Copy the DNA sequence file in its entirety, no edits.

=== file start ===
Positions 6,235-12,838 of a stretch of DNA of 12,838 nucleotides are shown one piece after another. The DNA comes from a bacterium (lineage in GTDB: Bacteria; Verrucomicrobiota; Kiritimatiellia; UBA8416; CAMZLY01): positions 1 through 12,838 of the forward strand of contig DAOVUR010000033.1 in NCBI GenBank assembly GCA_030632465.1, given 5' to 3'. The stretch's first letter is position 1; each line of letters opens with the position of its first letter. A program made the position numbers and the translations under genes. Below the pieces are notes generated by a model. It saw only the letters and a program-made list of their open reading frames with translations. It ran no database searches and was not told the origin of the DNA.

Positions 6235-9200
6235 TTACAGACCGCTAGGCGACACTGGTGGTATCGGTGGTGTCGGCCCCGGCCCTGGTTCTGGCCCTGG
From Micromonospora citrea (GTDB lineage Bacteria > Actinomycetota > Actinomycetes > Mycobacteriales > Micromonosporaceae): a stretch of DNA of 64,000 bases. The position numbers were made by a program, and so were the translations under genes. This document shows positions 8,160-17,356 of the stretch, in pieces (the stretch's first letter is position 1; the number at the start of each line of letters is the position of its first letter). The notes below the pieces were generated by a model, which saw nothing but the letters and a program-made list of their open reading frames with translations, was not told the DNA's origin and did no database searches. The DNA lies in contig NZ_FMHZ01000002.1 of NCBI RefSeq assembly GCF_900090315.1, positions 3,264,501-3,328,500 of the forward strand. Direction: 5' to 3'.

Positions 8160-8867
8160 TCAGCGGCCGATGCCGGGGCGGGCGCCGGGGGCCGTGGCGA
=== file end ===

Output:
Positions 6,235-12,838 of a stretch of DNA of 12,838 nucleotides are shown one piece after another. The DNA comes from a bacterium (lineage in GTDB: Bacteria; Verrucomicrobiota; Kiritimatiellia; UBA8416; CAMZLY01): positions 1 through 12,838 of the forward strand of contig DAOVUR010000033.1 in NCBI GenBank assembly GCA_030632465.1, given 5' to 3'. The stretch's first letter is position 1; each line of letters opens with the position of its first letter. A program made the position numbers and the translations under genes. Below the pieces are notes generated by a model. It saw only the letters and a program-made list of their open reading frames with translations. It ran no database searches and was not told the origin of the DNA.

Positions 6235-9200
6235 TTACAGACCGCTAGGCGACACTGGTGGTATCGGTGGTGTCGGCCCCGGCCCTGGTTCTGGCCCTGG
From Micromonospora citrea (GTDB lineage Bacteria > Actinomycetota > Actinomycetes > Mycobacteriales > Micromonosporaceae): a stretch of DNA of 64,000 bases. The position numbers were made by a program, and so were the translations under genes. This document shows positions 8,160-17,356 of the stretch, in pieces (the stretch's first letter is position 1; the number at the start of each line of letters is the position of its first letter). The notes below the pieces were generated by a model, which saw nothing but the letters and a program-made list of their open reading frames with translations, was not told the DNA's origin and did no database searches. The DNA lies in contig NZ_FMHZ01000002.1 of NCBI RefSeq assembly GCF_900090315.1, positions 3,264,501-3,328,500 of the forward strand. Direction: 5' to 3'.

Positions 8160-8867
8160 TCAGCGGCCGATGCCGGGGCGGGCGCCGGGGGCCGTGGCGA